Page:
Calcium Hydroxide Consumption by SCP’s Colloidal Silica

Concrete in service can sometimes be exposed to attack from chemical agents. Two principal factors affect concrete’s durability in chemical attack situations: 1) the concrete’s permeability and 2) readily available reactants in the concrete. When Portland cement reacts chemically with water, it produces several reaction products.  Calcium Silicate Hydrate (C-S-H) is the primary reaction product of hydration, contributing the most to strength and other desired properties of concrete.  An additional reaction product is Calcium Hydroxide (CH), which has little or no cementitious properties and contributes very little to the strength of hardened concrete.  CH is often described as a weak link in concrete as it is easily attacked by chemical agents and easily leached by water.  Pozzolans containing silica, however, can potentially react with CH to form secondary C-S-H, increasing concrete’s strength and reducing permeability1.

 

Colloidal silica treatments from Spray-Lock Concrete Protection (SCP) enter concrete through capillary voids, reacting with CH to form more C-S-H. Because of the colloidal silica’s extremely small particle size, it has a tremendous amount of pozzolanic potential, greater even than silica fume2.  During the reaction, SCP Treatments consume the readily-available CH, denying CH the opportunity to react with chemical agents that commonly attack concrete such as nitrates and sulfates.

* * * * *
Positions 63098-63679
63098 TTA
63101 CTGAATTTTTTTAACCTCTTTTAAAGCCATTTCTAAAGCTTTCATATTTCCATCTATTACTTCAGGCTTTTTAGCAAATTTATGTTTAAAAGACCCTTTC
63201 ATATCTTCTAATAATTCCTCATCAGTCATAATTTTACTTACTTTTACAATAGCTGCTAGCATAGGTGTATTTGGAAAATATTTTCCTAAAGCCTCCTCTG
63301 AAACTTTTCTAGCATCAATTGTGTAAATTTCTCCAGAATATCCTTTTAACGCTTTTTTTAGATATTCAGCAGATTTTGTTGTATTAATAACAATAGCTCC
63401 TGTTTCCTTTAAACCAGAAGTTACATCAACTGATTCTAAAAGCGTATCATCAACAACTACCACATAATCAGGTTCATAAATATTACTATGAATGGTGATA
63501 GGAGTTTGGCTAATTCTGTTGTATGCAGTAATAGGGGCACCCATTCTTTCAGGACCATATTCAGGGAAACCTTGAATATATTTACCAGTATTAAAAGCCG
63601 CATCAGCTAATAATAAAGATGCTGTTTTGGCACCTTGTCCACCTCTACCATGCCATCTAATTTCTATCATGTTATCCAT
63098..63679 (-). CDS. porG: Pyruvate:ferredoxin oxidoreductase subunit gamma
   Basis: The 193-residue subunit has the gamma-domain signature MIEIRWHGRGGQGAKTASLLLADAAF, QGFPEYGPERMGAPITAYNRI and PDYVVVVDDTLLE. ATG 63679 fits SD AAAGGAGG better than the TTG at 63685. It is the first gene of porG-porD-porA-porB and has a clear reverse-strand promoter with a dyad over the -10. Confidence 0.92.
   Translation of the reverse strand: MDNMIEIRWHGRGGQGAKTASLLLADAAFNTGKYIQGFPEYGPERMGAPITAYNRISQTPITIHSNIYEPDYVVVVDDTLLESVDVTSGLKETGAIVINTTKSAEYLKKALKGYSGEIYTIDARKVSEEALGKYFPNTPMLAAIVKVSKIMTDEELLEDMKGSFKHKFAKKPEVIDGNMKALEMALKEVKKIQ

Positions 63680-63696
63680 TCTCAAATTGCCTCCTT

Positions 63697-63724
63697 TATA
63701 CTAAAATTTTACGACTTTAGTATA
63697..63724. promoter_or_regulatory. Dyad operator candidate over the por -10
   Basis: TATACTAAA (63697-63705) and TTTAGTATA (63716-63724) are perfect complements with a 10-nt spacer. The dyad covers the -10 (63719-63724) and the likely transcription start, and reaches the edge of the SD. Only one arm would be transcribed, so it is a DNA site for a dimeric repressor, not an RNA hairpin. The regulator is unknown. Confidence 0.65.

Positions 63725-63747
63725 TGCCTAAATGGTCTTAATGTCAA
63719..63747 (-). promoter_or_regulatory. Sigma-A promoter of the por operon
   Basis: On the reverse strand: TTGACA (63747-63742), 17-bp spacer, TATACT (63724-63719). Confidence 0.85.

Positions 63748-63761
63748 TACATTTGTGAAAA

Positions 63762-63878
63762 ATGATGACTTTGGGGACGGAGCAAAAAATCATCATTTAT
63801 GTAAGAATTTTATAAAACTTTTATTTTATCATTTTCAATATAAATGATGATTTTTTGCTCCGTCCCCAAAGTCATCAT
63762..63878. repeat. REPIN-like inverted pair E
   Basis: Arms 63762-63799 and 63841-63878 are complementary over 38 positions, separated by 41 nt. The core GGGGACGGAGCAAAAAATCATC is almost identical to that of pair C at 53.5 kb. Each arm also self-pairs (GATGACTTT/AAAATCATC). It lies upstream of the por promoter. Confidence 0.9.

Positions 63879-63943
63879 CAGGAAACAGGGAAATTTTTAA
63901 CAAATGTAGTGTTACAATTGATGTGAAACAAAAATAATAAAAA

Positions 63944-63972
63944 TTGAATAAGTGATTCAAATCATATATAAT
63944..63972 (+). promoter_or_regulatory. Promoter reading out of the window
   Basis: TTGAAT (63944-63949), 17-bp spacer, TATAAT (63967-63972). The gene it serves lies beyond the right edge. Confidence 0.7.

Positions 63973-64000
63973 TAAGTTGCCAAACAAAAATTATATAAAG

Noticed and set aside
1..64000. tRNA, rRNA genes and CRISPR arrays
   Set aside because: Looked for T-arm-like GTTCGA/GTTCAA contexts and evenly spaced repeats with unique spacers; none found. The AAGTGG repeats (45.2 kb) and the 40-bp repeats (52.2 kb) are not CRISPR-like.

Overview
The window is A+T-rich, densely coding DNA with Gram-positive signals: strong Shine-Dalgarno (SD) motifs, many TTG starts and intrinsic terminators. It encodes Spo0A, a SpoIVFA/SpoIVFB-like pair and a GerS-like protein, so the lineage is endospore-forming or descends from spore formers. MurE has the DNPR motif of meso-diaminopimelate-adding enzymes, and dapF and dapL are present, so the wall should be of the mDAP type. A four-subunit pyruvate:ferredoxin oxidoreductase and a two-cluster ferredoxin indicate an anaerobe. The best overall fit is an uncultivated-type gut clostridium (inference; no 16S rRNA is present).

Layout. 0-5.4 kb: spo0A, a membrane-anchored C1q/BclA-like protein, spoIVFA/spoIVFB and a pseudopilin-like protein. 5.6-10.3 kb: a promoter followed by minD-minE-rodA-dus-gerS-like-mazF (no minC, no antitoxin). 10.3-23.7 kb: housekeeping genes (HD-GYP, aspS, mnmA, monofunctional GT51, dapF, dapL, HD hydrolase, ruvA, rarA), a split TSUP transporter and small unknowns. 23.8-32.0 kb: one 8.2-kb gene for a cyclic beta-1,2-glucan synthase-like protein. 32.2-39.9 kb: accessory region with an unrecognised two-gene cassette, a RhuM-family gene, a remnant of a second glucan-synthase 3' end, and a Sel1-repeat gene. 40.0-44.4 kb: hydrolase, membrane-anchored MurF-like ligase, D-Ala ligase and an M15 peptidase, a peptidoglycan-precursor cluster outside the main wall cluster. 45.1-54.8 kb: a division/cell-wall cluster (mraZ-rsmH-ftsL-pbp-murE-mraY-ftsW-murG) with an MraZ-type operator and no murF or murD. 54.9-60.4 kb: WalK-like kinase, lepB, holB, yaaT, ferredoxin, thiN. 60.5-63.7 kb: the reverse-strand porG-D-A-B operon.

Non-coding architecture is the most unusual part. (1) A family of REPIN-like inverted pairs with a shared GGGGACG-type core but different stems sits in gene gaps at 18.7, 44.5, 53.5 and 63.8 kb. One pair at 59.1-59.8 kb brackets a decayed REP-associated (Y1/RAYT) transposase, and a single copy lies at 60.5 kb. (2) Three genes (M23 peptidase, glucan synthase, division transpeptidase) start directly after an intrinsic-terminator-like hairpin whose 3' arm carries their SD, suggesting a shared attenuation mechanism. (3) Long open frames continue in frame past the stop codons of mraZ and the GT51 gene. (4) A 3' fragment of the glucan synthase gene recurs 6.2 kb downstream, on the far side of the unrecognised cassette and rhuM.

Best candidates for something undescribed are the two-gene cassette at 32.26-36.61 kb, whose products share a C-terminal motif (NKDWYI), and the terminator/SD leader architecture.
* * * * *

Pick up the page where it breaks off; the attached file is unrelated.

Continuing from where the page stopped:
Research has demonstrated that CH is consumed by colloidal silica, illustrated in Figures 1-2 below3.

Figure 1: Calcium Hydroxide Consumption by Colloidal Silica (CS), 1st 24-hours.

 

Figure 2: Calcium Hydroxide Consumption by Colloidal Silica (CS), 1st 56 Days

A logical concern among concrete technologists may be that the colloidal silica could exhaust the supply of CH for reaction with other pozzolans present in the concrete.  Research has shown that this is not the case, with pozzolan contents as high as 80% by weight of cementitious properties, demonstrating improved performance with colloidal silica additions.  As with most concrete technologies, SCP recommends testing of its products with project-specified concrete mixtures and constituent blends to establish the product’s performance with local raw materials.

References:

[1] Kosmatka, S.H. & Wilson, M.L. Design and Control of Concrete Mixtures, EB001, 15th edition, Portland Cement Association, Skokie, Illinois, USA, 2011, pp. 72-73.

[2] Singh, L.P., Karade, S.R., Bhattacharyya, S.K., Yousuf, M.M., & Ahalawat, S. “Beneficial role of nanosilica in cement based materials – a review,” Construction and Building Materials 47 (2013), 1069-1077.

[3] Hou, P., Kawashima, S., Kong, D., Corr, D., Qian, J., & Shah, S. “Modification effects of colloidal SiO2 on cement hydration and its gel property,” Composites Part B 45 (2013) 440-448.